[RSArchive Icon] Rudolf Steiner Archive Home  Version 2.5.4
 [ [Table of Contents] | Search ]


[Spacing]
Searching Rudolf Steiner Lectures by GA number (GA0169)
Matches

You may select a new search term and repeat your search. Searches are not case sensitive, and you can use regular expressions in your queries.


Enter your search term:
by: title, keyword, or context
   


   Query type: 
    Query was: atom
  

Here are the matching lines in their respective documents. Select one of the highlighted words in the matching lines below to jump to that point in the document.

  • Title: Toward Imagination: Lecture 2: Blood and Nerves
    Matching lines:
    • according to the methods and teachings of modem anatomy and physiology,
    • great deal from the most modem anatomy and physiology to provide further
    • You need only open any current anatomy or physiology textbook to see
    • by anatomy and physiology. However, because it lives in us, it participates
    • science, which sees the world as built up out of atoms. These atoms,
    • Why then do we talk about atoms? Because we have in us our nervous system
    • world outside. The world of atoms out there is nothing but a projection of
    • of it as consisting of atoms, and of our nervous system as composed
    • of many individual ganglion-globules. Science will always tend to atomism
    • and so forth come from the blood and do not look for atoms but always
    • talk, maybe one about anatomy or physiology, by looking at the substances
    • in terms of the atomistic world view means insisting what the natural
  • Title: Toward Imagination: Lecture 4: The Human Organism Through the Incarnations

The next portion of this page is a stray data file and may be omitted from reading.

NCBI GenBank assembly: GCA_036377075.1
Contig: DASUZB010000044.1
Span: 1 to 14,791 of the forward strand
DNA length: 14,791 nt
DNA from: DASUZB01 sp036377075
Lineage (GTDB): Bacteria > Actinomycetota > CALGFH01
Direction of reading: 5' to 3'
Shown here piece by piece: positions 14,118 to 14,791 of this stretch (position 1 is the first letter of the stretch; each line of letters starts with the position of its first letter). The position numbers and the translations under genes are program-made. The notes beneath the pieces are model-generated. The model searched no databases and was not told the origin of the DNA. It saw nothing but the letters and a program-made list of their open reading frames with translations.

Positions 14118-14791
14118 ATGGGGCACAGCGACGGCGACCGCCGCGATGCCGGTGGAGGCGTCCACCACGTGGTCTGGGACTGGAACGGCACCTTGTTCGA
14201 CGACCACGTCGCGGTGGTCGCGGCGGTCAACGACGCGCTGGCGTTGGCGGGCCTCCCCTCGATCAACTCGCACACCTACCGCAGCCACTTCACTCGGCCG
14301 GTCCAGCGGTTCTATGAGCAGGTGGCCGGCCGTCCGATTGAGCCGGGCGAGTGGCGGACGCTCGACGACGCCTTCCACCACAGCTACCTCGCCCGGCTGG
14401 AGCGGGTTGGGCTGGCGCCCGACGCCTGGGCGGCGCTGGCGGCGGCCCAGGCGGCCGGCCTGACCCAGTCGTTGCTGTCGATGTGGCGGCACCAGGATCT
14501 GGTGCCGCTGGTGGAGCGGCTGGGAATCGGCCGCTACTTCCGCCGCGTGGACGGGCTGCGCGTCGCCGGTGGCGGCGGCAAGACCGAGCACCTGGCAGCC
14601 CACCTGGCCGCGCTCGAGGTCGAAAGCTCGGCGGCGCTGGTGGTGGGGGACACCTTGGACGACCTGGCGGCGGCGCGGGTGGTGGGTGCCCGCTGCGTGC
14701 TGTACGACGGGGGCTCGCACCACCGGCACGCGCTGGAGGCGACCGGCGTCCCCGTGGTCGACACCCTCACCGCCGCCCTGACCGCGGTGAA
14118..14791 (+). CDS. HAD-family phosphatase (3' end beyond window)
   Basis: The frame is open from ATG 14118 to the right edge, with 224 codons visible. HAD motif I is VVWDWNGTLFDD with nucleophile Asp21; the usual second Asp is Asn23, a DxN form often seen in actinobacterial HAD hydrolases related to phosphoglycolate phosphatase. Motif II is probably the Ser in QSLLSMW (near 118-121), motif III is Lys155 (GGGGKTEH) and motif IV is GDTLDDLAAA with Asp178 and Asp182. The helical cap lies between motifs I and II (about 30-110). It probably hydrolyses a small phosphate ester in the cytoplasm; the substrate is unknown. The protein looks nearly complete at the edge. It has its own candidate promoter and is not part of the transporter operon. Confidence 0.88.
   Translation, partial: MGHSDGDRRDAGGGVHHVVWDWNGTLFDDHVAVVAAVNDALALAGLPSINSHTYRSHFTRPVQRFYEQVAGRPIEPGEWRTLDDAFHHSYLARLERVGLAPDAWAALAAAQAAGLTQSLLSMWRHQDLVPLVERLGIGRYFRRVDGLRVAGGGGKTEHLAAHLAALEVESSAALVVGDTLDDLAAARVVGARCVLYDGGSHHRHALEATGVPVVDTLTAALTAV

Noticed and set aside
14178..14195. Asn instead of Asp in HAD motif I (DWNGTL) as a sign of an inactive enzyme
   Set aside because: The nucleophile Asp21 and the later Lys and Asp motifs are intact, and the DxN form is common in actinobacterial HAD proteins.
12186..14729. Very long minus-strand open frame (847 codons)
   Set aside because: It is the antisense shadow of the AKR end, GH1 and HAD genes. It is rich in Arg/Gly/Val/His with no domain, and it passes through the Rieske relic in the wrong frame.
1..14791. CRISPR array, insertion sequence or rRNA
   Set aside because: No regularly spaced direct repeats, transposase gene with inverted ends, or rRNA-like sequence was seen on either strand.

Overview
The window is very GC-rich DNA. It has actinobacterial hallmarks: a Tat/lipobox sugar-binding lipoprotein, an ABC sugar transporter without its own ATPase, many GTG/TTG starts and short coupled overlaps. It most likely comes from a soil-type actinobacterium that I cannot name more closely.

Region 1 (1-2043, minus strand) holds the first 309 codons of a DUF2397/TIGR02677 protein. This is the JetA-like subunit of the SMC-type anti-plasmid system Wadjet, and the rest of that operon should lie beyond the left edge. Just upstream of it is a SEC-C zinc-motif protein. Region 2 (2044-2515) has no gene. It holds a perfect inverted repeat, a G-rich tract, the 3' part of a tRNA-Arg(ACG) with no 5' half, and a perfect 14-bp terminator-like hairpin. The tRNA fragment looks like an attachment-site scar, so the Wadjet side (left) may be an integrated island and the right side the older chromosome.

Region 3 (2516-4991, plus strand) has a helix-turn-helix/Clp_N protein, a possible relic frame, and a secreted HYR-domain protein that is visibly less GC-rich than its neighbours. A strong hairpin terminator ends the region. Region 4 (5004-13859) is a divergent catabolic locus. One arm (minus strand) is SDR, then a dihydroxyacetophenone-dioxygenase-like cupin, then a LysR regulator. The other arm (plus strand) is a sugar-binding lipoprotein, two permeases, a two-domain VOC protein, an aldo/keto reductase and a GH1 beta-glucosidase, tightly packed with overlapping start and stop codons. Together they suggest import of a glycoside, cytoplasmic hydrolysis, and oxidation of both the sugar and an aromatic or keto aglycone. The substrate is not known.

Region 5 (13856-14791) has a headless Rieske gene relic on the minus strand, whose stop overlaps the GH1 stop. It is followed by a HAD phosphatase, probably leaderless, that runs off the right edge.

Matching lines:
    • In 1887, the famous anatomist Karl Langer
    • Karl Langer examined the anatomy of these three skulls. He emphasized
    • that from the standpoint of anatomy and physiology, Beethoven's skull
    • of Beethoven could have been active in it. Now Karl Langer is an anatomist
    • were indeed musicians in the incarnation where the anatomist found these
    • resulted. Another anatomist tried to prove Langer wrong. But the argument
    • wasn't leading anywhere; after all, on what does a physical anatomist
    • Schaaffhausen, the anatomist who wanted to refute Karl Langer, observed
    • According to this philosophy we don't need to assume atoms exist,
    • but we can look at the world as if atoms existed. We don't
  • Title: Toward Imagination: Lecture 7: Toward Imagination
    Matching lines:
    • parts, the molecules and atoms. As I told you, nobody has ever seen
    • these molecules and atoms; they are hypothetical — in a certain
    • about the atom and who perhaps even talk about the life of the atom,
    • speaking about the nothing of a nothing, for the atom itself is merely
    • cards we have at least the cards, but in speculations about the atom,



The Rudolf Steiner Archive is maintained by:
The e.Librarian: elibrarian@elib.com